Duke University plans to charge smokers $10 more per month for their health insurance.  They admit to doing in order to help with rising healthcare costs and hopefully to improve the health of their employees.

This raises an interesting question.  Should healthcare providers charge a premium for behaviors that are detrimental to their health, and therefore potentially increasing insurance claims.

This writer must admit to being a smoker for more than 20 years; but, one who has been smoke free for the last six.  I must also admit that I would have had no problem paying more for health insurance (I already paid higher premiums for life insurance) because I smoked.  I knew it was bad for me.  So, I see nothing wrong with the being charged more.

But interesting questions are still raised.  What other behaviors should be surcharged?  Should an overeater be charged more for health insurance?  Should insurance be lower for someone who doesn’t drink?  How far do we take the practice of behavior-related surcharges or discounts?  Could the practice lead to premiums being based on heredity?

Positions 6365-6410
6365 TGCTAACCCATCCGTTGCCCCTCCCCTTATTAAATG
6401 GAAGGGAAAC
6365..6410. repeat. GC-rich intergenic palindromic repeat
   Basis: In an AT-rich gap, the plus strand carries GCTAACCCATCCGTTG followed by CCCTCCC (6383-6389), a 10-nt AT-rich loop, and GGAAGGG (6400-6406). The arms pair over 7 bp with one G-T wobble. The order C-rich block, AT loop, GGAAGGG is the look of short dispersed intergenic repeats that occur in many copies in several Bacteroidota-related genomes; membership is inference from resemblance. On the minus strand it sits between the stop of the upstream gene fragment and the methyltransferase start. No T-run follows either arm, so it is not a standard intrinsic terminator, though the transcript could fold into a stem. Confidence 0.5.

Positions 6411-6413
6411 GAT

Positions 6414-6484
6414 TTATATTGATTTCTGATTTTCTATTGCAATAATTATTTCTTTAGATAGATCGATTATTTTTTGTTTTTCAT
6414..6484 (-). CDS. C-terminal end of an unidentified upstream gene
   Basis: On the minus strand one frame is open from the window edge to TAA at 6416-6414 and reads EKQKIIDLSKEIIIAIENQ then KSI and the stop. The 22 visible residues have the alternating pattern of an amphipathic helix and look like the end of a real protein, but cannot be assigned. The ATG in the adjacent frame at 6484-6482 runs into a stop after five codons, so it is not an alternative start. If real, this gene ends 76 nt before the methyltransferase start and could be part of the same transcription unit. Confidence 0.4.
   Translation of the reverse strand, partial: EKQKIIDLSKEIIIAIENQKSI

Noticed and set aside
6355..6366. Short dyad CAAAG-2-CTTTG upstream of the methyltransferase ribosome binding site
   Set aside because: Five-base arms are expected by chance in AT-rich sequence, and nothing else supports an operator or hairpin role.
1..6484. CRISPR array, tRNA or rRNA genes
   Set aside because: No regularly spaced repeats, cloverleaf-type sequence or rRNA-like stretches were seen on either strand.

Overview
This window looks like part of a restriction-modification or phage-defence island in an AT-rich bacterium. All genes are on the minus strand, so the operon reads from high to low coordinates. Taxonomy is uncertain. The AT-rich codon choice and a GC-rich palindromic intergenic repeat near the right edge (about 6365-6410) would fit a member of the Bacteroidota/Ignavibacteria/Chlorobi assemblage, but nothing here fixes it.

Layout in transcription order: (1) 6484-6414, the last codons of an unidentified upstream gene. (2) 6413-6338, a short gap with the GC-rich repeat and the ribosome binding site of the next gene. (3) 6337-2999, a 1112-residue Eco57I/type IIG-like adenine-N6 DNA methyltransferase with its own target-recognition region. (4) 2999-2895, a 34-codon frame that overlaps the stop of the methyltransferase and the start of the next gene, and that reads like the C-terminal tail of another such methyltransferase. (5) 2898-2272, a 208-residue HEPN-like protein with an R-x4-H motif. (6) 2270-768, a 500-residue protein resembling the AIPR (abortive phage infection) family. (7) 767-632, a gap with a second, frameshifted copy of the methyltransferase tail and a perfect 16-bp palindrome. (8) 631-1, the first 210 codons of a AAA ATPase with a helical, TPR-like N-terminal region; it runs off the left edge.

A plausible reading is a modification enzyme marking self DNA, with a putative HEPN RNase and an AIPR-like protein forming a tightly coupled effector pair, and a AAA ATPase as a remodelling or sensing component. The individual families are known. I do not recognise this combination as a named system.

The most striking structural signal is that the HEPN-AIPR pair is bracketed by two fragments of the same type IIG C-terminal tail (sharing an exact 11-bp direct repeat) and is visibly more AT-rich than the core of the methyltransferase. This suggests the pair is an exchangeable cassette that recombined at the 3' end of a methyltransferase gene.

This writer tends to think that’s not likely.  Or at the very least, many, many years away.  But it does prove one point, and that is, that organizations are looking for ways to save on rising healthcare costs and that behavior –related surcharges are not off the table to help do so.

p.s.  This is a bigger deal because Duke is in the middle of tobacco country (in fact, it’s location is referred to as Tobacco Road.)